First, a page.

It did feel daunting at the time because I had commitments like a mortgage, first baby on the way etc etc but my wife and I made some minor sacrifices for a few years until I was on 80-90% of a tradesman wage (end of 2nd and 3rd year).

    Now 10 years on it was a great decision, Iíve moved up within the business and havenít been on the tools for a while. I may have gone backwards financially for a few years but in the end it was a good choice for me.

    Hope that helps.

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    Baking is shite , I have two nephews who are qualified green keepers and if they can do anyone can wages arenít great , plumbing, electrical carpentry would be my picks . Havenít met a mechanic who hasnít got a bad back . What about buying a small business

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    Can't tell you where to start, but I know two people (besides Bushy) who did mature-age apprenticeships. Both did electrical and both are now killing it (one in his own business and the other working for a big company maintaining signals on the Sydney train network).
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  7. #7
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    Ok, some serious thoughts!

    Don't know what state you're in, but find out what is the relevant body overseeing apprenticeships and have a chat to them. Find out from them if there are any extra benefits or subsidies to employers who put on mature aged apprentices. Also find out what the percentage pay is per year, and if it differs for mature agreed apprentices. When I did it out was 40%, 50%, 75%, then 90% of the trade award in your final year.

    Also ask them if there are any field where apprentices are in short supply. In the past the have been extra subsidies for putting apprentices on in fields with a shortage. Also find out of the is any off site training required, where it has to be done, when, and how much it will cost.

    Know everything before you approach an employer, making their job easier! They'll also take you more seriously if you've prepared all this in advance.

    My trade is dying but I wouldn't ever put an apprentice on again. Not really set up for it anyway. I think I've had one enquiry in the last 10 years. Can't even do your offsite training in Queensland any more! TAFE have closed their upholstery department and the private certifier has closed. A company two told me apprentices now have to go to Sydney for their training!!!! Bugger that. I'll have to settle for being the last one left in town one day.

    Maybe consider something that you can do for yourself one day?
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  8. #8
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    Those companies that run apprentices and place them will like to say they are making the employers life easier. But I reckon sell yourself. I was always a fan of the drive-by. It's how I got most of my jobs. And maybe someone could point you to someone who is employing.
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  9. #9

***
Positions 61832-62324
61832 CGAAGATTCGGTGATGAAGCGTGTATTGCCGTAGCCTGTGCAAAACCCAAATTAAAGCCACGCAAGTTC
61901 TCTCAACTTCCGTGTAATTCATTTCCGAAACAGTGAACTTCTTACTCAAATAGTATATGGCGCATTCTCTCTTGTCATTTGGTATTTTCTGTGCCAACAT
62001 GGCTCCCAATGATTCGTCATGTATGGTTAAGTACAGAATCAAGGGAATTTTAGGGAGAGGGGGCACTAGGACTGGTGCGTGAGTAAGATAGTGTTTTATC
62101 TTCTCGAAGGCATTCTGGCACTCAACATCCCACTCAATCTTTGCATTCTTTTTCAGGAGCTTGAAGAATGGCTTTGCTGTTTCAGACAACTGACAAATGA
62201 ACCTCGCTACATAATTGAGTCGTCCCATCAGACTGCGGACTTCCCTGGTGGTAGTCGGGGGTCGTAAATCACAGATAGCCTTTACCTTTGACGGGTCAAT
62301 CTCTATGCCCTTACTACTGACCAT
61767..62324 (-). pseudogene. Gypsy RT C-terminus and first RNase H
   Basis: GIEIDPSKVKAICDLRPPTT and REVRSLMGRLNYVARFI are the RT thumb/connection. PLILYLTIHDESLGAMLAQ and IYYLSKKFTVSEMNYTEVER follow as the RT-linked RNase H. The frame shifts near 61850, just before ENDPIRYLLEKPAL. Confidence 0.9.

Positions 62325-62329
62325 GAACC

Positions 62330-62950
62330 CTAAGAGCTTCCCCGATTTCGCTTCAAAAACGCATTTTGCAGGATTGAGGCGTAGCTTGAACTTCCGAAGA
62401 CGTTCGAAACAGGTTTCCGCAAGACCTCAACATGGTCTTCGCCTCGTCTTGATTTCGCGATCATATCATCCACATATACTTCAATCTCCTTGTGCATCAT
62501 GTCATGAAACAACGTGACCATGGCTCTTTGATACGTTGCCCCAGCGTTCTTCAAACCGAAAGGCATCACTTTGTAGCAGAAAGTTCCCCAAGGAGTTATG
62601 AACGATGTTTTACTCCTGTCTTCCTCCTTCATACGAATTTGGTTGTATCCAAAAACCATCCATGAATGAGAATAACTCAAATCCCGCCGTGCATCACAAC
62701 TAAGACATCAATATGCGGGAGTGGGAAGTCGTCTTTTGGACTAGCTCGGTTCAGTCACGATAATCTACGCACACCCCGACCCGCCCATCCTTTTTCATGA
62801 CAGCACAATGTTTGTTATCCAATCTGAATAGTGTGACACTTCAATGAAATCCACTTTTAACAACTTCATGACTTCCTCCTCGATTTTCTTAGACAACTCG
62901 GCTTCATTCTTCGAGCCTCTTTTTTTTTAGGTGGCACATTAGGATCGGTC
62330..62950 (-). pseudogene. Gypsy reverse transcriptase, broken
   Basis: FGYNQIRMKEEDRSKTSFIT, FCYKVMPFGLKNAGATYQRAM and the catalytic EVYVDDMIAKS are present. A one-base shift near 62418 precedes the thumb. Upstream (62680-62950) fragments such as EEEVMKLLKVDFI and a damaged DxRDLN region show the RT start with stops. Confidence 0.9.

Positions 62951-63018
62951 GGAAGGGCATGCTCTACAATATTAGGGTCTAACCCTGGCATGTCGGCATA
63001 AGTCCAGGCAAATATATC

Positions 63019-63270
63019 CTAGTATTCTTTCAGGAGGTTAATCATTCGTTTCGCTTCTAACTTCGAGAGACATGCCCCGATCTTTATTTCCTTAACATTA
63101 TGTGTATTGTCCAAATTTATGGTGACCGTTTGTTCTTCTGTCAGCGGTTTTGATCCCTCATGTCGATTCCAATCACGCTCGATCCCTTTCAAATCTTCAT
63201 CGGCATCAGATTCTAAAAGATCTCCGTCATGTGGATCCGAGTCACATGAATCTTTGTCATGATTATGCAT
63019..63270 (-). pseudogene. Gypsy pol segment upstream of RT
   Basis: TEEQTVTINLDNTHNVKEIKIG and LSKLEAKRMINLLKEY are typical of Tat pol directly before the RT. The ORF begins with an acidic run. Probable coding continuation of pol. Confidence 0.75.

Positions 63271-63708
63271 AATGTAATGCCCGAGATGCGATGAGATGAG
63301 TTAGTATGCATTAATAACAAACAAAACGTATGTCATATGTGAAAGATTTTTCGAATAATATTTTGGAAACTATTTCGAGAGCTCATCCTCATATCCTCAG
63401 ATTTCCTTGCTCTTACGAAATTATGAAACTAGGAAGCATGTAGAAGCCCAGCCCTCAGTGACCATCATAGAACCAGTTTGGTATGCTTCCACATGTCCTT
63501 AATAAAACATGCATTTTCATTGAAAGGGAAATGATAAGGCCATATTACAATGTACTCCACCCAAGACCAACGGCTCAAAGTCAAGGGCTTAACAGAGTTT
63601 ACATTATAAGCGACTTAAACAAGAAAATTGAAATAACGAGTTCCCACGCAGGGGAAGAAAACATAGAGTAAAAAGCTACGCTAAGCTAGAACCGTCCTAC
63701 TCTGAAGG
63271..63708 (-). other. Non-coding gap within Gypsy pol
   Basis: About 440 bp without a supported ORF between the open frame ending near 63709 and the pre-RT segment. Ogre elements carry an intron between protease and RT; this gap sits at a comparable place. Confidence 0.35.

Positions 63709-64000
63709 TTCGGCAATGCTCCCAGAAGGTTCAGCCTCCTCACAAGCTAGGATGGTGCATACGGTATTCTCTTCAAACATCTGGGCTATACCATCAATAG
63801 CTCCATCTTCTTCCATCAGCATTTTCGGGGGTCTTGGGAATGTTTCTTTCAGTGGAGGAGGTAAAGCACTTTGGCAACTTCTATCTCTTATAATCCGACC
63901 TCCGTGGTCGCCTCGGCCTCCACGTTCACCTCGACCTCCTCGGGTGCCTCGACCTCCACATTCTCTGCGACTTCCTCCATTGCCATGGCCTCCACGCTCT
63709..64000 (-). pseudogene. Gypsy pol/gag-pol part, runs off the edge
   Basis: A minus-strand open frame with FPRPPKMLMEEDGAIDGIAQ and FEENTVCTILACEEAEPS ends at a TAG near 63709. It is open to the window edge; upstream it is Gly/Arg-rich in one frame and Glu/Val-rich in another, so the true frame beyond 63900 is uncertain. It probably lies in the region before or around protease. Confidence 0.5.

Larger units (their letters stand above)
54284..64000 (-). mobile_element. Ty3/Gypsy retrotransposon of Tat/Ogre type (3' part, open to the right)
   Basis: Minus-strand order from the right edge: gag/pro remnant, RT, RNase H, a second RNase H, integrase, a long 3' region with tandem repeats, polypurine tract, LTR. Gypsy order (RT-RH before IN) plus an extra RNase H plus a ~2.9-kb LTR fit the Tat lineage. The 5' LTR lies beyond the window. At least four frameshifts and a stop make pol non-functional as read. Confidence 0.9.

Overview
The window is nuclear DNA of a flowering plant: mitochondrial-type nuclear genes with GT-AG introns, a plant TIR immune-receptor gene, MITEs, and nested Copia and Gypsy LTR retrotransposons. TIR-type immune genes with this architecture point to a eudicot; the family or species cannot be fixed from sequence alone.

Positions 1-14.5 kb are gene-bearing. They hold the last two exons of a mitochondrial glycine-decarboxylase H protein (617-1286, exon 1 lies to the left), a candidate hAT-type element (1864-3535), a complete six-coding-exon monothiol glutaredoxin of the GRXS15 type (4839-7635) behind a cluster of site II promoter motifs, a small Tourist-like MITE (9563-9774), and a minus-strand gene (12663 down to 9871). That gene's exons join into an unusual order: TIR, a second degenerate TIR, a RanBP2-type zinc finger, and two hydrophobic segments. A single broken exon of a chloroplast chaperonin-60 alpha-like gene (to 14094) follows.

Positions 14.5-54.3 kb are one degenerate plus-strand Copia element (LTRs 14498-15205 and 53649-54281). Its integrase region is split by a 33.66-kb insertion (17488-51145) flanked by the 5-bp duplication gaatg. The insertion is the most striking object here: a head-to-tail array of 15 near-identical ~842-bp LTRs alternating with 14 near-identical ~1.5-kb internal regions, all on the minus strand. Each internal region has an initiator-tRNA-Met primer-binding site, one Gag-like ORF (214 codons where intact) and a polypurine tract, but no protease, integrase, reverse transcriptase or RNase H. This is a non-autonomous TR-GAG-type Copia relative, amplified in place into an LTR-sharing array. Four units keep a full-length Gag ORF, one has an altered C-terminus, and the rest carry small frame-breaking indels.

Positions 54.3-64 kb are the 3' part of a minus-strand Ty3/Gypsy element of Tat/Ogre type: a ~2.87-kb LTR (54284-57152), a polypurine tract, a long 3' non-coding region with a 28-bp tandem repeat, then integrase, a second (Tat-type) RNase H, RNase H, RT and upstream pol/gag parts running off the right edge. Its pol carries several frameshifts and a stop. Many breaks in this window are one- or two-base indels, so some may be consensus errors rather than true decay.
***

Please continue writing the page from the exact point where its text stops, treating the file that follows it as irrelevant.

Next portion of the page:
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    Thanks for all the info guys.

    Buying a business....been there, done that..other half would kill me. I put a LOT of time into it last time.

    The Baker and Greenskeeper would both suit my sleep patterns....but as pointed out there are major cons there.

    Carpenter and Sparky where on top of the list (don't know why I never listed Sparky before) mainly because I have mates in both industries so getting help and asking questions would be doable. Plumbing is an option but locally the choices for Sparky and Carpenter are definitely higher.

    The companies that hire apprentices OUT to companies is all we really have locally, and I think that is why I am getting no interest from them. I reckon I will be updating my resume over the weekend, printing and presenting in a simple plastic folder and knocking on some doors over the next few weeks.

    Thankfully we sold the other house after just moving, so that will take care of that loan with not much spare. But it reduces expenses by over $1,500 a month. The other halfs wage will cover monthly expenses and if I am out of work for a few months we save an extra $400 a month on child care....so we can do it. Its just not ideal.

    Ah well..fingers crossed.....time to start hunting.

    Thanks for the advice and info guys...gives me somewhere to start and a different way to think than how I was.

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    Best of luck mate!! With an attitude like that I wouldnít be too concerned.

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    Good luck Slothy.




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    Hairdressing?

  13. #13
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    Quote Originally Posted by Yossarian View Post
    Hairdressing?
    First client?




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    Quote Originally Posted by Yossarian View Post
    Hairdressing?
    Now that is a role that would fit hey. Just like they say a mechanics own car never runs.....

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    Quote Originally Posted by Slothman View Post
    Now that is a role that would fit hey. Just like they say a mechanics own car never runs.....
    then you should be an awesome hair "stylist"